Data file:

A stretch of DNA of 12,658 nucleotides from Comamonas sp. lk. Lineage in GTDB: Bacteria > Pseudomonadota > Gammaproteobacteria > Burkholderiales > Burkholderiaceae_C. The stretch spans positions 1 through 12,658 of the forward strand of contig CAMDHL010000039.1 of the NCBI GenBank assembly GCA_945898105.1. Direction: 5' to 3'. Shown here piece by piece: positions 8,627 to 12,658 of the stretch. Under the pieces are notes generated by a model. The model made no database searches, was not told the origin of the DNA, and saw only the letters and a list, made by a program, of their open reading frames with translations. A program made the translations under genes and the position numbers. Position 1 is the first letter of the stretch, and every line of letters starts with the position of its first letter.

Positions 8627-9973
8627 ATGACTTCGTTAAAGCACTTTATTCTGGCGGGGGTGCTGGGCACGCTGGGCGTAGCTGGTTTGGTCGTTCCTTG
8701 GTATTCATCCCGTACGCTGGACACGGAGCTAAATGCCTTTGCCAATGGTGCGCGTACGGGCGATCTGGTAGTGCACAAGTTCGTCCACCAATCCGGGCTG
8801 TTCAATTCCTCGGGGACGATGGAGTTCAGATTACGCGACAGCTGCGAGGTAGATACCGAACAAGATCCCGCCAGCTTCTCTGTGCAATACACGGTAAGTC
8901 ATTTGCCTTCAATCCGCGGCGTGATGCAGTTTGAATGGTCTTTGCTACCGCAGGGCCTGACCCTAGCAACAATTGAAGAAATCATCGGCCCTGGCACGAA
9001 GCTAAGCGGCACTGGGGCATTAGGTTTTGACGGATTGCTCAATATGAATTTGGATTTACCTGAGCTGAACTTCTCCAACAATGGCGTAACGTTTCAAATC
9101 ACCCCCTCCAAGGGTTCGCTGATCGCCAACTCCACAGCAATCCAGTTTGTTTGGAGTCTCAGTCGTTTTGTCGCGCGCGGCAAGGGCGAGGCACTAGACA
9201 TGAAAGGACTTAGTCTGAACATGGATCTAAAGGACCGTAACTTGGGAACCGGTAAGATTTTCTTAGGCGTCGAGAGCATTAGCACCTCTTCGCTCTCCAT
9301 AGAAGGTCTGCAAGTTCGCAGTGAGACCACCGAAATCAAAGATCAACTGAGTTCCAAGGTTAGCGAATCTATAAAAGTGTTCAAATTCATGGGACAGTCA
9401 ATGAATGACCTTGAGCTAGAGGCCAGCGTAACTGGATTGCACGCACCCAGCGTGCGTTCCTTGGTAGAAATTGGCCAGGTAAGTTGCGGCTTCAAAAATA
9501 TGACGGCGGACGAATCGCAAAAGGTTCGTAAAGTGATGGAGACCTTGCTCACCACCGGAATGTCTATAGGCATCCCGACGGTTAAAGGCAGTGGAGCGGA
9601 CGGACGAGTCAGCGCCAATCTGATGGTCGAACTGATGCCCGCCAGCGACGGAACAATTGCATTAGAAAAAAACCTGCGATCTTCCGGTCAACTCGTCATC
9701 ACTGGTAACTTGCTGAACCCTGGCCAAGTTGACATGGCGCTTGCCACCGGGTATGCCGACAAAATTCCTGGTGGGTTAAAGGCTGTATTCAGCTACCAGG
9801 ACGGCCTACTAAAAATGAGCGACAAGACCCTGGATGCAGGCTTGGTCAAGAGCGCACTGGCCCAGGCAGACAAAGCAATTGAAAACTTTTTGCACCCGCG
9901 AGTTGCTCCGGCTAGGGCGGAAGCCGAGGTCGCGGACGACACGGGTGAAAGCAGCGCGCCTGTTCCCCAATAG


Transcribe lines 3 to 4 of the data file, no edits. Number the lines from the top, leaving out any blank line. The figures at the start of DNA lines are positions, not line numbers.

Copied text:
8627 ATGACTTCGTTAAAGCACTTTATTCTGGCGGGGGTGCTGGGCACGCTGGGCGTAGCTGGTTTGGTCGTTCCTTG
8701 GTATTCATCCCGTACGCTGGACACGGAGCTAAATGCCTTTGCCAATGGTGCGCGTACGGGCGATCTGGTAGTGCACAAGTTCGTCCACCAATCCGGGCTG